Fermenting Cannabinoids with Yeast and its potential implication
At first, when I read that chemists were making THC and CBD from yeast I thought to myself, “This must be bullshit!” Turns out, I was wrong.
Jay Keasling, a professor of chemical and biomolecular engineering, managed to do just that. The way they managed to pull it off was also quite fascinating. However, as I read the report on the study, a lot of personal biases came into play.
“Is the quality similar to that found naturally in the cannabis plant?” “What about the entourage effect?” “What are the practical applications of fermenting cannabinoids from yeast?” “What impact could this have on the cannabis industry?”
I stopped for a second, and put my biases aside. Let me look at this from a fresh perspective.
How to Ferment Cannabinoids with Yeast
Let’s jump into the process first, and then we’ll talk about the industry wide implications (potentially). Firstly, the desire to do this came from an observation by Keasling on how CBD was helping people. The problem he set out to solve wasn’t to replace cannabis, but to reduce the costs of obtaining singular cannabinoids.
In order to get an individual cannabinoid extract from the marijuana plant, there are a lot of steps involved. First, you have to grow the crop. Then cure it and dry it. Once that’s done, it moves onto extraction. Depending on what you wish to achieve, there could be many more steps in this process and eventually, you get the isolated cannabinoid.
This is costly, time consuming and not very environmentally friendly.
To solve this, Keasling who has long been a pioneer of synthetic biology, aimed at turning bacteria and yeast into “green factories”. In order to turn yeast into a cannabinoid green factory, it is needed to co-opt the metabolism. This changes the dynamic of turning sugar to alcohol, and by adding in certain enzymes, can create a new product like THC.
Leo d’Espaux and Jeff wong, found an enzyme prenyl transferase, which when combined with the yeast and the synthetic pathway, produced CBGA (cannabigerolic acid). Then by adding in other enzymes, could finally convert it into CBD and THC and other cannabinoids.
The science behind these green factories can have wide implications for the medical cannabis industry and perhaps even the recreational market.
What could these discoveries mean for the cannabis industry?
One of the major factors of cannabis cultivation are the exuberant costs associated with the process. As mentioned, from seed to isolated cannabinoid, the process is time consuming and very costly. Additionally, the vast amount of energy and water also isn’t desirable when we come to mass production.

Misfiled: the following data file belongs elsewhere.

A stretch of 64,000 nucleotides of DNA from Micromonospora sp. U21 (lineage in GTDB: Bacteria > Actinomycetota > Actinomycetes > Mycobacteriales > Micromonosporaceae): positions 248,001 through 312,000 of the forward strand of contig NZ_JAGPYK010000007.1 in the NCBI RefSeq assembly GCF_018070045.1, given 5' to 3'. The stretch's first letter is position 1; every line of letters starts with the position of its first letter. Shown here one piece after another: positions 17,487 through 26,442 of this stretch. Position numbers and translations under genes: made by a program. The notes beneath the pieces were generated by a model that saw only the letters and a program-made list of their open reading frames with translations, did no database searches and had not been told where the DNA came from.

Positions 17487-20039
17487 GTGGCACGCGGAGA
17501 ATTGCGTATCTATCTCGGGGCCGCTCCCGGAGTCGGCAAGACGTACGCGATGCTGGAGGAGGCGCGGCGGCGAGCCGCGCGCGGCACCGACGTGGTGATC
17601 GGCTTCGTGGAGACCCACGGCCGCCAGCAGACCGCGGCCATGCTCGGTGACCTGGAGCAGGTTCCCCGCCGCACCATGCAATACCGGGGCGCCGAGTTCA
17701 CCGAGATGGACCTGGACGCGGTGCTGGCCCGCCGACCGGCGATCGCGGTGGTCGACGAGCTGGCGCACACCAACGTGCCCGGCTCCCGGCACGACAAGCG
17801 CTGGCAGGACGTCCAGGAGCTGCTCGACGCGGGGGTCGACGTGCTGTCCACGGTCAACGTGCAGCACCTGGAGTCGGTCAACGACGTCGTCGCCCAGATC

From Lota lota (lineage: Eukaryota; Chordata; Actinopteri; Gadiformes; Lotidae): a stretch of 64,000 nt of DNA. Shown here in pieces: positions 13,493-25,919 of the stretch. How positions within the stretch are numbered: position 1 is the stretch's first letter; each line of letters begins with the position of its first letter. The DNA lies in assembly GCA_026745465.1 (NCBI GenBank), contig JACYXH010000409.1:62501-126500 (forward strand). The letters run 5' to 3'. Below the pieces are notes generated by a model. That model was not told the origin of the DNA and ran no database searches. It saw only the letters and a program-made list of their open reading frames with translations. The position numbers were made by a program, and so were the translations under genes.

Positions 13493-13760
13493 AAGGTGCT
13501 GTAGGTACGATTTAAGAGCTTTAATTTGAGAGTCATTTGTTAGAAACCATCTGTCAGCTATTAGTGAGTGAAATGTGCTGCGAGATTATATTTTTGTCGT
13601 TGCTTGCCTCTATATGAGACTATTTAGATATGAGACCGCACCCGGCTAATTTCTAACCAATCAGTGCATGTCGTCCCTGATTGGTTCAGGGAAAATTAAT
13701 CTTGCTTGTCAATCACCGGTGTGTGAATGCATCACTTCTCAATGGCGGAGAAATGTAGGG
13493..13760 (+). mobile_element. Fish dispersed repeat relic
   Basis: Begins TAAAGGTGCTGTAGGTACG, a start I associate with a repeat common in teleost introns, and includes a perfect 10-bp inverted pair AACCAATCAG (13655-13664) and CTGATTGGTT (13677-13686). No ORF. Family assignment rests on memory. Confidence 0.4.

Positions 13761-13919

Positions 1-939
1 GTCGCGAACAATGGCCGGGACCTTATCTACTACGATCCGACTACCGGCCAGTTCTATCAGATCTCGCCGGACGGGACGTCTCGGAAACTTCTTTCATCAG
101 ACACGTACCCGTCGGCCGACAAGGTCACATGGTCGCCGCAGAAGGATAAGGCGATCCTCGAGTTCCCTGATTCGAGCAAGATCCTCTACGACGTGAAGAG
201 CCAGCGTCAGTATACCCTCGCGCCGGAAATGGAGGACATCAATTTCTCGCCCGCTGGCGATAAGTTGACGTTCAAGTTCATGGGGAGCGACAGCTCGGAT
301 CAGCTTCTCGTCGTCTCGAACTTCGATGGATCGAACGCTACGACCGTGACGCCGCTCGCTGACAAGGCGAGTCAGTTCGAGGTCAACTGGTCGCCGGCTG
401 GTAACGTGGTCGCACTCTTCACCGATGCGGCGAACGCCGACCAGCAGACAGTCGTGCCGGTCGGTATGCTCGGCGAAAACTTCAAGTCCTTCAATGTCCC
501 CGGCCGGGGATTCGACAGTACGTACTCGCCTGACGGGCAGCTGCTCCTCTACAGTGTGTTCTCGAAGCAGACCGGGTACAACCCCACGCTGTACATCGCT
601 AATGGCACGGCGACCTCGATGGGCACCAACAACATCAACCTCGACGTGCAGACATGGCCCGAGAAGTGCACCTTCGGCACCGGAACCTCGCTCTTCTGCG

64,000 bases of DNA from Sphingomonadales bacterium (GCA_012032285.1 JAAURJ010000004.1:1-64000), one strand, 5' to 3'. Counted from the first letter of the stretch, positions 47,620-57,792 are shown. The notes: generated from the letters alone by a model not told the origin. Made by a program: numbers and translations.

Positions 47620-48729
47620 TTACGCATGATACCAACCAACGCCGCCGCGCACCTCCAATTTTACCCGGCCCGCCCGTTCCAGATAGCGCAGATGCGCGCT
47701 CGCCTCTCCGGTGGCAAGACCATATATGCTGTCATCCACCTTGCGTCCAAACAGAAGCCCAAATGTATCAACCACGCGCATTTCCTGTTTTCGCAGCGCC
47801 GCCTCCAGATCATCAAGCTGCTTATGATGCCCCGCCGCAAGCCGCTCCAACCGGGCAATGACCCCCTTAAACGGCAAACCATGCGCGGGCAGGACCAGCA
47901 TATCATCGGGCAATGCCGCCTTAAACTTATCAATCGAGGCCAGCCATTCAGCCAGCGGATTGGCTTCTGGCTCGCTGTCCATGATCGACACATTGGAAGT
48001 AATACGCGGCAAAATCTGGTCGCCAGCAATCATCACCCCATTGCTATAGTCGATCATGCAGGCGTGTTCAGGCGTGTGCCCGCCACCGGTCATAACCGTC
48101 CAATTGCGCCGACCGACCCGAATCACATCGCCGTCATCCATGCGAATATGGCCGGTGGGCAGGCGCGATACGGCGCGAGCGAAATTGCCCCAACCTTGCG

What could a cheaper, more water-friendly, time saving method mean for the cannabis industry?
Well, for starters, it could become a source of utilizing isolated cannabinoids within medicine. For instance, if you have a CBD-only product, you could supplement the CBD from cannabis with CBD from yeast.
Similarly, THC could be added to a variety of products for the recreational market as well. The problem I still see with this however, is that if the cannabinoids are as effective as cannabinoids found in the marijuana plant.
In a way, the yeast approach is a time-hack to getting isolated cannabinoids. Yet the marijuana plant has been evolving for millions of years. When you’re extracting from the plant, you’re getting a host of major and minor cannabinoids, some of which we haven’t even fully discovered yet.
These cannabinoids work in conjunction to what we refer to as “The Entourage Effect”. In other words, the cannabinoids work together to promote better health. While the research of Keasling and crew are still in the infancy stages, they have been able to produce cannabinoids with absolute purity and consistency.
For the medical field, this could spark a revolution of cannabis-based medicines where researchers can play with exact ratios to find the perfect mix for particular conditions. It also could end up reducing the costs of cannabis-based medicines.
For the recreational aspect, I believe that it will have minimal impact. There is an entire industry being formed, that depends on all parts of the supply chain. From cultivation to consumption, there are hundreds of little steps in between. All of these steps product jobs, generate taxes and provide a safe avenue to participate in the cannabis industry.
Some people will also always prefer flower over extracts. Thus, the recreational industry would in all likeliness still rely on cannabis-based extractions as opposed to yeast-based cannabinoid production.
Nonetheless, the importance of these green factories could have wide-spreading implications for the medical community. Something that could provide dose-specific cannabinoid medicines on a consistent basis. This could very well be the spark of cannacueticals. However, we’ll have to see how this plays out. One thing is certain, it’s definitely cool to be able to grow THC from yeast.